Rio Tinto's net profit soared to more than $14 billion in 2010 amid strong demand in Asia for coal and iron ore, prompting the mining giant to launch a massive stock buyback to return cash to shareholders.
The Anglo-Australian miner announced its financial results for the 12 months to Dec. 31 on Thursday, and said it was entering a "significant growth phase" that would include small- and medium-sized acquisitions.
The company said in a statement that net earnings for the 12 months were $14.3 billion, an increase on the previous year of almost 200 percent.
It announced a plan to buy back $5 billion of its shares by the end of 2012.
"Rio Tinto is reinvigorated, running strongly and benefiting from favorable markets," CEO Tom Albanese said. "GDP growth in emerging markets and supply constraints mean the general market and pricing outlook for commodities remain positive, albeit with elevated risk."
The increased risks included potential swings in commodity prices as government stimulus packages introduced to counter the effect of the global financial crisis wind down.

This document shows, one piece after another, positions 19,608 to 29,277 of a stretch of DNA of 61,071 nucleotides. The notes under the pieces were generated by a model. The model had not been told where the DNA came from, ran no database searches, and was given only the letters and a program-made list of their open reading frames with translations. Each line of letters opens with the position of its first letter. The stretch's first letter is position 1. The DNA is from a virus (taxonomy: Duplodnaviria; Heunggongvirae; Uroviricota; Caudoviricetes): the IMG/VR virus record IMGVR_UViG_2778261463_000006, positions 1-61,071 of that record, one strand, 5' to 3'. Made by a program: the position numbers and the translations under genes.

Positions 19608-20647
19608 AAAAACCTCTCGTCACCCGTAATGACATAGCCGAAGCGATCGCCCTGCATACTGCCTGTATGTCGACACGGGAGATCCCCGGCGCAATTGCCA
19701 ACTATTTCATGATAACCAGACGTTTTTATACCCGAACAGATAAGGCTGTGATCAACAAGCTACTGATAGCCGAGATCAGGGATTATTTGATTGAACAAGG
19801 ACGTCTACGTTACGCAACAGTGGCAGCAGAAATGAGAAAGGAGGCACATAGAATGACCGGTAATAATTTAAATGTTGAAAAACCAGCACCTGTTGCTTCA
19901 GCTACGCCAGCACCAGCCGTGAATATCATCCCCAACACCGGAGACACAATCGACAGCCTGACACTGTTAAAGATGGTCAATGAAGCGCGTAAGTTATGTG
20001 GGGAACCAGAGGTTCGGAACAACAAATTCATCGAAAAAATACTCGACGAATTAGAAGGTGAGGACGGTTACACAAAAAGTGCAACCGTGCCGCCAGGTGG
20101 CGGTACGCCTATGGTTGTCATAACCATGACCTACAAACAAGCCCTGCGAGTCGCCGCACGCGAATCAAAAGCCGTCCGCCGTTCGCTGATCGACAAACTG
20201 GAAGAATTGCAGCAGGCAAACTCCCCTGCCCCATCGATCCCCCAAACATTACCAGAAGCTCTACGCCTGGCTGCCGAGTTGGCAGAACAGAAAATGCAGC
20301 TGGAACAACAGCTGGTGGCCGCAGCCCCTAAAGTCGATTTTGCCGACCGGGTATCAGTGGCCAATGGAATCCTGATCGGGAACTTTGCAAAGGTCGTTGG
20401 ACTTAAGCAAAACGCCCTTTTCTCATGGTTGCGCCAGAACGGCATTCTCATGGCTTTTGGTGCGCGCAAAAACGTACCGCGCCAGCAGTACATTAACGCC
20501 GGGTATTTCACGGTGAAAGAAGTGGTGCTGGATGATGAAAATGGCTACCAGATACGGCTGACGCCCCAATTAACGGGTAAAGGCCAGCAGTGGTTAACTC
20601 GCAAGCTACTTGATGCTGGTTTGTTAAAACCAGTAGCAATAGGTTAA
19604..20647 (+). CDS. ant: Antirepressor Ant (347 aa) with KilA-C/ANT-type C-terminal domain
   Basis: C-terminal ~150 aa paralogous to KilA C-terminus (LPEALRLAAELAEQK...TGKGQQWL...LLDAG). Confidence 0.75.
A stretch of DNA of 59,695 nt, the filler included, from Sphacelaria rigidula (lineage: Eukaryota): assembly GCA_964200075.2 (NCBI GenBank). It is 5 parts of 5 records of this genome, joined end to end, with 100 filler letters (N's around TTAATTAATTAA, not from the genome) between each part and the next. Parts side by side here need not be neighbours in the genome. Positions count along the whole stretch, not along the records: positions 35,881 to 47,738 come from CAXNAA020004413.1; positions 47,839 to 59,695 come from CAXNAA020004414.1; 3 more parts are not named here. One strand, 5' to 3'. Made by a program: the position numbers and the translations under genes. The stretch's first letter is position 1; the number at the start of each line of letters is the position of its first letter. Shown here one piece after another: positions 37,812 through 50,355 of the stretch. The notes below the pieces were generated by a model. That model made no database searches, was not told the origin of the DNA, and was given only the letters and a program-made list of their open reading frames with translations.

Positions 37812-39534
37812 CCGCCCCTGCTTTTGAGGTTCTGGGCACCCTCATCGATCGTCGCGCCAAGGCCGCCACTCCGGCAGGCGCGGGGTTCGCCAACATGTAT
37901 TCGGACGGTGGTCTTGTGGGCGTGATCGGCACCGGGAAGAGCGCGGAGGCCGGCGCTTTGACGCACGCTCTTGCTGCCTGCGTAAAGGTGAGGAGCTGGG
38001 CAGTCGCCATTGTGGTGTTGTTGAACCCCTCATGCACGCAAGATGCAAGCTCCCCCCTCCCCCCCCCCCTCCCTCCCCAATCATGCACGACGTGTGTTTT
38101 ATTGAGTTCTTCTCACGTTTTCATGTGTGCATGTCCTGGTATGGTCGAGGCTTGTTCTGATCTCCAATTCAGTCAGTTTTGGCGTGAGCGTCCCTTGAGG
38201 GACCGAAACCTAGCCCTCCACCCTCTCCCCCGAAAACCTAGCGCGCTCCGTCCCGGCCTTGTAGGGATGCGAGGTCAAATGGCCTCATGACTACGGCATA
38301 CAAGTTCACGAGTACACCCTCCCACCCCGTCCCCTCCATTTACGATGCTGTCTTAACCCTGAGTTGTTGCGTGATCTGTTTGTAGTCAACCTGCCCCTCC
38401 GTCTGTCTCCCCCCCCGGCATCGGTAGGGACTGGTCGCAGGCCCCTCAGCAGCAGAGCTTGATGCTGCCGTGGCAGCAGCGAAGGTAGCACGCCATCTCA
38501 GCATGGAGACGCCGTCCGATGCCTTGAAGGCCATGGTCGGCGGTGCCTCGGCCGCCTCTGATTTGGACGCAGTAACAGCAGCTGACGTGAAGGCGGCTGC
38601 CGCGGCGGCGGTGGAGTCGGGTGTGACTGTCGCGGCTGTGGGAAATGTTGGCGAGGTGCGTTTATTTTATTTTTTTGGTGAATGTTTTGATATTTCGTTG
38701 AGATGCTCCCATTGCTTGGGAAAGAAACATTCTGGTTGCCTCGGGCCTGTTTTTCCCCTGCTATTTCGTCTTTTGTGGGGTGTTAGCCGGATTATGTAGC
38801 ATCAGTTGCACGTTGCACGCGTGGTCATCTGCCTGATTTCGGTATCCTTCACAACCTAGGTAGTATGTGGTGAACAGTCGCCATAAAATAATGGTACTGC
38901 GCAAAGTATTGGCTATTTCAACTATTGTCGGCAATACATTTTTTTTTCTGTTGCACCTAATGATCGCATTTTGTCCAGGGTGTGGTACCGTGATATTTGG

The results were helped by robust demand for thermal coal in South Korea, India, Taiwan and China, strong demand for semi-soft coking coal as a result of rising demand for steel, and higher prices for iron ore.
Prices were higher for nearly all of the company's commodities, including copper, molybdenum, gold and aluminum.
Rio Tinto said cash generated by the business was 70 percent higher than the previous year at $23.5 billion, and the company had reduced its net debt to $4.3 billion at Dec. 31, from $19 billion a year earlier.
The company will pay a year-end dividend of $0.63 per share.
The announcement was made after the Australian stock exchange closed. Rio's share price had closed marginally higher at Australian dollars $88.68 ($89.23).
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